Surgery best way to reduce paediatric refractive error

May 19, 2008

Refractive surgery in children with severe anisometropia or ametropia produces relatively stable results, according to a study published in the American Orthoptic Journal.

Refractive surgery in children with severe anisometropia or ametropia produces relatively stable results, according to a study published in the American Orthoptic Journal.

Evelyn A. Paysse, MD of the Baylor College of Medicine, Houston, US studied photorefractive keractectomy (PRK) in nine patients with paediatric anisometropic amblyopia.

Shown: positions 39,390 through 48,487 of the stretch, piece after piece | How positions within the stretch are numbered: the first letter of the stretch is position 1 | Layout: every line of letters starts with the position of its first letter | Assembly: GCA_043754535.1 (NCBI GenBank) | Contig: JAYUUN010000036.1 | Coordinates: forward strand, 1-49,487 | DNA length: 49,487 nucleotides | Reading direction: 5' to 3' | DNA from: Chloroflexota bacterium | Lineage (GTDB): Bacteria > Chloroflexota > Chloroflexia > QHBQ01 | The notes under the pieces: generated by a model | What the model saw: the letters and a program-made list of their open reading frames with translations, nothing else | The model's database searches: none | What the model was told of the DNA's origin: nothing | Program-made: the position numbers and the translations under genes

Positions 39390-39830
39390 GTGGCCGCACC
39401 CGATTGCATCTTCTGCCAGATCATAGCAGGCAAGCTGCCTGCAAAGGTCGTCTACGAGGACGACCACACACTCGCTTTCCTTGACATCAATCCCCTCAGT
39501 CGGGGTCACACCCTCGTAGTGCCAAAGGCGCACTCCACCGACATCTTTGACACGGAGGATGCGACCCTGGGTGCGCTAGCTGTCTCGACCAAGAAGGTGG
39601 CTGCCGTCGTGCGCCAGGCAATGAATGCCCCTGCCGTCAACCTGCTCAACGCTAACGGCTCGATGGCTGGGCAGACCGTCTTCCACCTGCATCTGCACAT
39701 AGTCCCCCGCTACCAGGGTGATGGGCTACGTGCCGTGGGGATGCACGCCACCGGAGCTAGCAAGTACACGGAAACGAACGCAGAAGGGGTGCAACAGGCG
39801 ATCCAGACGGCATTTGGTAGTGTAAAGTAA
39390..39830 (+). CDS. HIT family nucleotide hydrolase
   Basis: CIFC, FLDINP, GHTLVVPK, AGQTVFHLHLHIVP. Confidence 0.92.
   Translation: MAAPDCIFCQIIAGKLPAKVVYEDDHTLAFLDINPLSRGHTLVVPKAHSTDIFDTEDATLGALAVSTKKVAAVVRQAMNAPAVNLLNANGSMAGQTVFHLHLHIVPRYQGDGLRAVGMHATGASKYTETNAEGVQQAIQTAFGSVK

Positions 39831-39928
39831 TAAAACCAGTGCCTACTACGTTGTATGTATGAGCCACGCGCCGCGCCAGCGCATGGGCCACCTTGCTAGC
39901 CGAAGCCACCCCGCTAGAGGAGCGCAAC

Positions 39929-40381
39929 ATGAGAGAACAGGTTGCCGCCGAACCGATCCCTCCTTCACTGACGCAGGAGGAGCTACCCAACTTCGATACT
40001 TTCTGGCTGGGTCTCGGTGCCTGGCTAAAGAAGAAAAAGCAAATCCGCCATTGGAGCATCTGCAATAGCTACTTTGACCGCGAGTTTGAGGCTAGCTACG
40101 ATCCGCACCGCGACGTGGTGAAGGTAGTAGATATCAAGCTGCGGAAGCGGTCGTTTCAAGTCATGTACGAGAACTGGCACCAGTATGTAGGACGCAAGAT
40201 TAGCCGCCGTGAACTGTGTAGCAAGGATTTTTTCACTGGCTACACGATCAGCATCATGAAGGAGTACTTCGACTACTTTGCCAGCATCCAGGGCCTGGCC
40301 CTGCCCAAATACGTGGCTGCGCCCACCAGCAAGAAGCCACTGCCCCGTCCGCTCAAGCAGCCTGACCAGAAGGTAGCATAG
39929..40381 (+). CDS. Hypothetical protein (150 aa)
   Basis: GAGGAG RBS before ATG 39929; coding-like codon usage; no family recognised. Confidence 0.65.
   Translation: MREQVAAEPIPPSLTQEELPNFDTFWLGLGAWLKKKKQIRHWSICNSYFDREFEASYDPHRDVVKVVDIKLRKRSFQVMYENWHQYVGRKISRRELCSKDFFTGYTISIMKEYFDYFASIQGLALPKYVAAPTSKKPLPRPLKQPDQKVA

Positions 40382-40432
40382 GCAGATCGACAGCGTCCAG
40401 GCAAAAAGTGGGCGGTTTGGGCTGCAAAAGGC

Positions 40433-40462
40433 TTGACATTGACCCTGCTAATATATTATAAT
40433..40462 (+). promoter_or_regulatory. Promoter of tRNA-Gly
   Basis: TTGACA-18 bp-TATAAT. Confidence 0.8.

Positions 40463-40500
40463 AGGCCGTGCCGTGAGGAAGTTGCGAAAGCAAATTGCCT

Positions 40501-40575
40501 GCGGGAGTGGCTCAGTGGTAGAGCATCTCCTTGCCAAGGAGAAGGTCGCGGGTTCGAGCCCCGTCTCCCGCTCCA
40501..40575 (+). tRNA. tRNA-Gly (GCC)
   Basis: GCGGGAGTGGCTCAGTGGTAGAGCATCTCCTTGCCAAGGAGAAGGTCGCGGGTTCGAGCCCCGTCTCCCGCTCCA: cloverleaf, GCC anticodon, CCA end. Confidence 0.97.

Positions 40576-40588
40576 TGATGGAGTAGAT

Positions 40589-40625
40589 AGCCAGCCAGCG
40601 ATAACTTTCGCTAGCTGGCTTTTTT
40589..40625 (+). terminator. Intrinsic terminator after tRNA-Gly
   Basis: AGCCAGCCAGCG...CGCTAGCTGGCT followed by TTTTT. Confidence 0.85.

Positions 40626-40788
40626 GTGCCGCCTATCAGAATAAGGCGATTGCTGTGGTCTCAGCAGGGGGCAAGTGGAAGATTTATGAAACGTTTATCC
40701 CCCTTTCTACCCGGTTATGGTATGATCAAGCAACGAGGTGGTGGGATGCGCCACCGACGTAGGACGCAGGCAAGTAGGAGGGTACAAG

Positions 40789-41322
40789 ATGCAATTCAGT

Thirty-six months after surgery, seven patients displayed a two or more line improvement in uncorrected visual acuity (UCVA). Two displayed an improvement of two or more lines in best corrected visual acuity (BCVA). Refractive error stability was good, with 50% of myopic patients and 100% of hyperopic patients within 2 D of refractive target.

The researchers concluded that refractive surgery produced stable results for reducing refractive error in paediatric patients, and that UCVA and BCVA also improved subsequent to surgery in these patients.